A Lifelong Nurse Troubled by How Nursing Has Changed

As a nurse of 35 years, a person who dedicated my entire life from the age of 20 to the medical profession, I believe that not only should low-income students be given free education for medical fields—all people should be given free tuition. I do not believe that nursing is for everybody. I believe it is a calling, not a chosen profession, and a lot of the nurses you see having difficulty dealing with this job are nurses that got into it for the wrong reason.

We are held as heroes every day we put on that uniform, but some wear that uniform for how they are seen in it, not to take care of others. We do not want to be called heroes; we just want to do the job that we are called to do. We want to have the equipment we need. We want to stop having these high nurse-to-patient ratios that cause us not to be able to care for our patients which lead us to mental health problems which lead us to difficulty dealing with the decisions we have to make.

It is not feasible in any nurse’s mind that you can take seven patients to care for in a shift but that is acceptable to a hospital. Regardless of how nurses try to fight back we are not heard. I feel like the people that run and own these large health organizations or hospitals have sold their soul for a price and they are attempting to make the nurses sell theirs.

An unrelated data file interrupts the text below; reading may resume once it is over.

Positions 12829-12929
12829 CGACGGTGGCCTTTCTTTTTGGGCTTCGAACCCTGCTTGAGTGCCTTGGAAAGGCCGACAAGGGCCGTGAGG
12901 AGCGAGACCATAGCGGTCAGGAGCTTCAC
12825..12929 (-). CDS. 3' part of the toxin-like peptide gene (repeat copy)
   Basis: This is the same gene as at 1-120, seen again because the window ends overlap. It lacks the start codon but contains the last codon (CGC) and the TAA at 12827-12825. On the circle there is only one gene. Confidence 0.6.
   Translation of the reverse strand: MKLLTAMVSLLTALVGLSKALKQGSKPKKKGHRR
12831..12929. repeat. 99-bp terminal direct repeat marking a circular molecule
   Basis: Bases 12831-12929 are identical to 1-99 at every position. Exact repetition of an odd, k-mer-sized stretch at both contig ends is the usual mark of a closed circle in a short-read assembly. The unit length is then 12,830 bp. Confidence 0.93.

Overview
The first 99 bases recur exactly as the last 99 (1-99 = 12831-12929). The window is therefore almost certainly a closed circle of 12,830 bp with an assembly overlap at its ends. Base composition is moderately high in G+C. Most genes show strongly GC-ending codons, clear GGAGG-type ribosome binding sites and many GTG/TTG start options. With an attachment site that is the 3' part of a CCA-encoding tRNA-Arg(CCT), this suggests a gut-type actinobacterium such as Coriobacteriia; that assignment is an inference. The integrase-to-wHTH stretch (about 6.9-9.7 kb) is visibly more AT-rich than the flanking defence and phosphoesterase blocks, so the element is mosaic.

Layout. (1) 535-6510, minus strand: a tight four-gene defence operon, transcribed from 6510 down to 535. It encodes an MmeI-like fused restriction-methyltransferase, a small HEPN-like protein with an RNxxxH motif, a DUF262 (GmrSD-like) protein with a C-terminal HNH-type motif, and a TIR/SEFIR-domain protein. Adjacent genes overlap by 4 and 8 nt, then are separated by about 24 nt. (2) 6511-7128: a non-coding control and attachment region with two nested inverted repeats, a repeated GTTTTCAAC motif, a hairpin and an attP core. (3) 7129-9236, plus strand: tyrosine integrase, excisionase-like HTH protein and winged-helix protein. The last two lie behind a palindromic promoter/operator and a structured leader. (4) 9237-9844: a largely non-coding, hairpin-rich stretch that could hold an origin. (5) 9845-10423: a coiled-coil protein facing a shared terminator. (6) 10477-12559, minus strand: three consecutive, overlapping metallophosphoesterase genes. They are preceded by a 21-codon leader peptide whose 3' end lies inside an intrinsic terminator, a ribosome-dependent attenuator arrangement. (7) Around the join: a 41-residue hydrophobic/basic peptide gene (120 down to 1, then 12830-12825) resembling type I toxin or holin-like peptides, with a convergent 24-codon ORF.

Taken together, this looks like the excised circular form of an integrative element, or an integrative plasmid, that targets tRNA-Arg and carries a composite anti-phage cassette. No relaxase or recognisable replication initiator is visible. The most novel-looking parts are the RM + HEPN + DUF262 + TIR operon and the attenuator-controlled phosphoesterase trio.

Nursing is a field that has evolved and continues to grow over the years. So has my education about nursing. I see a large number of older nurses leaving the field because it has become something we want no part of. It stands out very clearly in my mind when I was told at a hospital orientation that our patients were to be referred to as our clients. In that moment I felt like nursing was being set back 50 years. A client was something that a prostitute would call somebody that paid them for a service. It was one of the lowest points in my career because I never until that moment felt like I was providing a service that could be paid for. What I was doing for another human being was something I did because I cared.

—Barbara Moss


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